The Highlands is gearing up for a two-month programme of heritage and sporting events to mark the Year of Homecoming.
A launch event took place this morning at the Town House in Inverness where some of the central figures came to promote their own activities and sports.
Between September 1 and October 31 the region will stage an array of events and festivals including sheepdog trials, Highland dancing, the Royal National Mod in Inverness, mountain biking trials, and shinty finals, and even a world record attempt at caber tossing.
The packed schedule forms part of Scotland’s Homecoming programme, which has been designed to celebrate the country’s rich heritage and tradition in line with the arrival of the Commonwealth Games and Ryder Cup.
A funding figure of £170,000 has been assigned to 13 Highland Homecoming events and festivals during the two months.
Celebrations will kick-off with the 2014 World Sheepdog Trials from September 3 to 6 at Tain. The competition, which takes places for the very first time in Scotland, will welcome more than 240 competitors from 25 countries.
Other major events include the Gaelic inspired Blas festival, which will take place between September 5 and 13, and the Highland Military Tattoo at Fort George, which will run between September 4 and 7.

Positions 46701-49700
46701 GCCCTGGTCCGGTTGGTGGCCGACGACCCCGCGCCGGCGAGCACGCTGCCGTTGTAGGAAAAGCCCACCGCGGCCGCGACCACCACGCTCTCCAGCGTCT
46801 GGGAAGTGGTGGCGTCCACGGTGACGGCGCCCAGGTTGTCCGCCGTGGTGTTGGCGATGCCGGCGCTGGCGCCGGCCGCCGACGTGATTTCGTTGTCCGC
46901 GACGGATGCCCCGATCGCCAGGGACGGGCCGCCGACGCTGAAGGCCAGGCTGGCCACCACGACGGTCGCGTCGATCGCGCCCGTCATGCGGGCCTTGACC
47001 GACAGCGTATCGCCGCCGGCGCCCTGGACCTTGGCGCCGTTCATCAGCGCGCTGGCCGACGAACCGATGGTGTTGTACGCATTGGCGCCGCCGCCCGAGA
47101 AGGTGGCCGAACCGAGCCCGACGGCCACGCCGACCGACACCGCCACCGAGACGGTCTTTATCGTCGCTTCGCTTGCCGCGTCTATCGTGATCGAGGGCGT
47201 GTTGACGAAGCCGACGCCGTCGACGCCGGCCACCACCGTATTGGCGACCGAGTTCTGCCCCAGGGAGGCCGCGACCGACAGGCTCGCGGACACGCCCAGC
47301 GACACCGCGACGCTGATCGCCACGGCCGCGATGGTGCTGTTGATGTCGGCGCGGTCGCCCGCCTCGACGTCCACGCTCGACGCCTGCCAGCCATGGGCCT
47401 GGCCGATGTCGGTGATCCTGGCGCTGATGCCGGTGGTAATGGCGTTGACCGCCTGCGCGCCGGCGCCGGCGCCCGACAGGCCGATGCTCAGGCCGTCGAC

Visitors to Culloden will also be able to explore their family history for a special two day event on September 6 and 7.
Inverness Provost, Councillor Alex Graham, said:
“The Highland Homecoming programme is wide ranging and exciting, with interesting events which will attract locals and visitors alike. It takes full advantage of our beautiful natural environment, our great history and unique Gaelic culture. In the City of Inverness and right across the Highlands there will be something for everyone, and as well as providing tremendous entertainment I expect it to give the Highland economy a substantial boost.”
Dave Garman, organiser of the caber tossing contest, said that 180 cabers will be thrown simultaneously at the Masters World Championships at the Northern Meeting Park between September 12 and 14 to attempt a world record.
He added: “It is the combination of a lifetime of passion and being given an opportunity pay homage to a sport that needs to be recognised worldwide, which makes this so perfect.”
Caroline Packman, director of Homecoming Scotland, said: “It is an opportunity to celebrate everything that is great about Scotland, be it the culture, creativity or heritage. And there is nowhere that showcases that better than the Highland region. So the Highland Homecoming is really an opportunity for the Highlands to take centre stage.
“We know that the value of tourism to the Highlands is £500million a year but extending the summer season through September and October will give businesses that extra opportunity.”